Venter began his formal education after a tour of duty as a Navy Corpsman in Vietnam from 1967 to 1968. After earning both a bachelor’s degree in biochemistry, and a Ph.D. in physiology and pharmacology from the University of California at San Diego, he was appointed professor at the State University of New York at Buffalo and the Roswell Park Cancer Institute. In 1984, he moved to the National Institutes of Health campus, where he developed Expressed Sequence Tags, or ESTs, a revolutionary new strategy for rapid gene discovery.
Following his breakthrough discoveries in 1995, Venter founded Celera Genomics in 1998 to sequence the human genome using new tools and techniques he and his team developed. This research culminated with the February 2001 publication of the human genome in the journal Science. He and his team at Celera also sequenced the fruit fly, mouse and rat genomes.
Venter and his team at JCVI continue to blaze new trails in genomics research, having sequenced hundreds of genomes, and having published numerous important papers covering such areas as environmental genomics, synthetic genomics and the first complete diploid human genome in 2007, along with groundbreaking advances in creating the first synthetic genome.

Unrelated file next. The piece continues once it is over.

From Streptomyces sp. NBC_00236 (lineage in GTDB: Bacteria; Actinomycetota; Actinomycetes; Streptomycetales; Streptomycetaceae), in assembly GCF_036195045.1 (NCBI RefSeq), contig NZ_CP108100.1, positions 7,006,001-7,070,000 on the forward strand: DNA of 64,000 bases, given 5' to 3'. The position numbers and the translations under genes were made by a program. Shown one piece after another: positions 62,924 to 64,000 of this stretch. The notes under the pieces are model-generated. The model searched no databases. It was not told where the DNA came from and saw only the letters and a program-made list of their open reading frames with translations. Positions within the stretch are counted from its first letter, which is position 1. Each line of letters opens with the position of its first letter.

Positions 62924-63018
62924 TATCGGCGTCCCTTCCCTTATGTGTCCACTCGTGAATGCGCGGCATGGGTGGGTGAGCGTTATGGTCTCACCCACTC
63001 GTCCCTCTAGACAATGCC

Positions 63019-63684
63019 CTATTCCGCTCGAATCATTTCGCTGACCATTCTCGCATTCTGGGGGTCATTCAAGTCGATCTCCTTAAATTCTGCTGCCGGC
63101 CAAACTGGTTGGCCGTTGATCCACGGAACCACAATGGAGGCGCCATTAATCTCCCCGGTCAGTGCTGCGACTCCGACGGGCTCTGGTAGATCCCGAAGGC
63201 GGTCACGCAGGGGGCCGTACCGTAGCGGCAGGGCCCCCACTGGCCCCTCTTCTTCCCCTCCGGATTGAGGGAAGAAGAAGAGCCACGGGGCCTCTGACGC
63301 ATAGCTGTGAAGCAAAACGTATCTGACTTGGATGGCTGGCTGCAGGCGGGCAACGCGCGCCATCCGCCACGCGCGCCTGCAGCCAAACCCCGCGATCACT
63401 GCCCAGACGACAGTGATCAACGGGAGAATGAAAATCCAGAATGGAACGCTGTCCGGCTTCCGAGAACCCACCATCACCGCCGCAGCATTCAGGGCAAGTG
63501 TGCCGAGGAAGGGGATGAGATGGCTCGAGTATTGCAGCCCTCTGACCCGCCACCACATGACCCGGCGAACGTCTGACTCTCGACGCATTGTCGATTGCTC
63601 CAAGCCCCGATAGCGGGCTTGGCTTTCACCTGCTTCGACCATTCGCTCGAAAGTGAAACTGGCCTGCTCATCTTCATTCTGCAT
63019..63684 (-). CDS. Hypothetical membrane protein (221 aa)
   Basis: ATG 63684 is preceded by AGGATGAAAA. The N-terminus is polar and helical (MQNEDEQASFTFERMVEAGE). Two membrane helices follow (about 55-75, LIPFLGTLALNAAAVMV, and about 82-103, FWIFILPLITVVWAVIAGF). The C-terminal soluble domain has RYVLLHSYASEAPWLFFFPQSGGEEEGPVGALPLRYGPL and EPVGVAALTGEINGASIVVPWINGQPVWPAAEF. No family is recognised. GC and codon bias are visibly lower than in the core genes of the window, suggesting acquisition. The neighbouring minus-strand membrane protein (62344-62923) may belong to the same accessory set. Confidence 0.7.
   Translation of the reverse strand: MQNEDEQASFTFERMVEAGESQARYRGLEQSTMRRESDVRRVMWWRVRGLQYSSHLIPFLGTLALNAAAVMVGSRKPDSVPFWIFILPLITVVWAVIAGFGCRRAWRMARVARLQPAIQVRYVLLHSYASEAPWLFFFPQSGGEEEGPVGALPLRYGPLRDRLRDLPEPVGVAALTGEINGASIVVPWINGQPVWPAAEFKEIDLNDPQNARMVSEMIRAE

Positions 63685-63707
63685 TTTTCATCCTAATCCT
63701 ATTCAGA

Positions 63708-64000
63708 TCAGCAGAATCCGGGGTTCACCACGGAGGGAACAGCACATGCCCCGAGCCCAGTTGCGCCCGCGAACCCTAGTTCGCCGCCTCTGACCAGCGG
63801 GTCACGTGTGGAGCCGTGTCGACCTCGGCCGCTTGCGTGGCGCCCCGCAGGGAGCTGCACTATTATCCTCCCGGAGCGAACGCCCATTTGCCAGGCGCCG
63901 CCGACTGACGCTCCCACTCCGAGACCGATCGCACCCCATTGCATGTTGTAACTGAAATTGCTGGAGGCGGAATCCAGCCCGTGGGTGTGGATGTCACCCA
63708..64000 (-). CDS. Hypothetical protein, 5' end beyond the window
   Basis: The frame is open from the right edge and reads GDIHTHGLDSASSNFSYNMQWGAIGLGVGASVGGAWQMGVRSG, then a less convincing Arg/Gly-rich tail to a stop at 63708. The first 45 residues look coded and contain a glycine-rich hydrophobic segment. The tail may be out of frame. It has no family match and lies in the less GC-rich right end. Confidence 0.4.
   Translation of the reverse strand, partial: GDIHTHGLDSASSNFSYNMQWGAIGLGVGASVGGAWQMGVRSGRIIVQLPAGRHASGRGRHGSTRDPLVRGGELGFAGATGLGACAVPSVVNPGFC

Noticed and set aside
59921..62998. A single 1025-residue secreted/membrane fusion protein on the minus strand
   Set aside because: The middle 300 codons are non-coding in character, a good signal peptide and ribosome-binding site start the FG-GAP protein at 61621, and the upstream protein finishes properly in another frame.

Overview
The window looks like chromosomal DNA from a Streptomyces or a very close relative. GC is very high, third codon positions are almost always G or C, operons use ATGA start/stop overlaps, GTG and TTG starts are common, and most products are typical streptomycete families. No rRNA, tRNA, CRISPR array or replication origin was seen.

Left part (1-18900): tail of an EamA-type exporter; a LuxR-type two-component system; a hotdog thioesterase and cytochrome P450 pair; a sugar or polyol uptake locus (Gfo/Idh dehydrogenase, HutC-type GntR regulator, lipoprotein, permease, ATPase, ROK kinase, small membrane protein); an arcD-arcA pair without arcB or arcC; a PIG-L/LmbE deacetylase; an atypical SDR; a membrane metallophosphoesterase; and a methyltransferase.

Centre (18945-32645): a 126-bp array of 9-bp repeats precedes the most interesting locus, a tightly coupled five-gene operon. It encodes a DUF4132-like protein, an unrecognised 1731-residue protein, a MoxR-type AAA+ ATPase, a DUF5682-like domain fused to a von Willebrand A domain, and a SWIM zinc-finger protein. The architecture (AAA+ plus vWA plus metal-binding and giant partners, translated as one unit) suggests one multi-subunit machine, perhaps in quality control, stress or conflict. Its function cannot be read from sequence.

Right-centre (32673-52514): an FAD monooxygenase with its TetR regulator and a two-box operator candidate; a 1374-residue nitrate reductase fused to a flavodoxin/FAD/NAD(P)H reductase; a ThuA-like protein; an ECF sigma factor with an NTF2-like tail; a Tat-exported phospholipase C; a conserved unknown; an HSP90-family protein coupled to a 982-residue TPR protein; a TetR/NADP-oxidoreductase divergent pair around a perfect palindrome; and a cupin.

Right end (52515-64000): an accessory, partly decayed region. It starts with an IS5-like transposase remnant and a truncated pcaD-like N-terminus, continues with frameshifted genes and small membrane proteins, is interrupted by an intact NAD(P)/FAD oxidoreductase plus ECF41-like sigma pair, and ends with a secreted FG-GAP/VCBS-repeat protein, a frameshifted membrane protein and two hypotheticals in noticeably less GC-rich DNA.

Venter is the author of more than 250 research articles. He is also the recipient of numerous honorary degrees, public honors and scientific awards, including the 2008 United States National Medal of Science, the 2002 Gairdner Foundation International Award and the 2001 Paul Ehrlich and Ludwig Darmstaedter Prize. He is a member of numerous prestigious scientific organizations, including the National Academy of Sciences, the American Academy of Arts and Sciences and the American Society for Microbiology.
The Commencement speaker is chosen through an annual selection process that gives students, staff, faculty, alumni and others in the University community the opportunity to offer speaker suggestions via a website. The process begins more than one year in advance of Commencement. All names submitted through the website are compiled in an alphabetical, unranked list and sent to the official speaker selection committee, which is comprised of senior class marshals, student marshals from each of the University’s schools and colleges and student representatives to the University’s Board of Trustees.
This all-student committee reviews the list of names. Following a thoughtful deliberation process, the committee presents a final, unranked list of proposed speakers to the Chancellor, who then reviews the list and makes a final choice on the basis of relevance to the SU community, availability and reasonableness of cost. Venter was among those on the student selection committee’s final list and has agreed to address the Class of 2011 graduates.
2011 Honorary Degree Candidates
John H. Chapple ‘75
Doctor of Humane Letters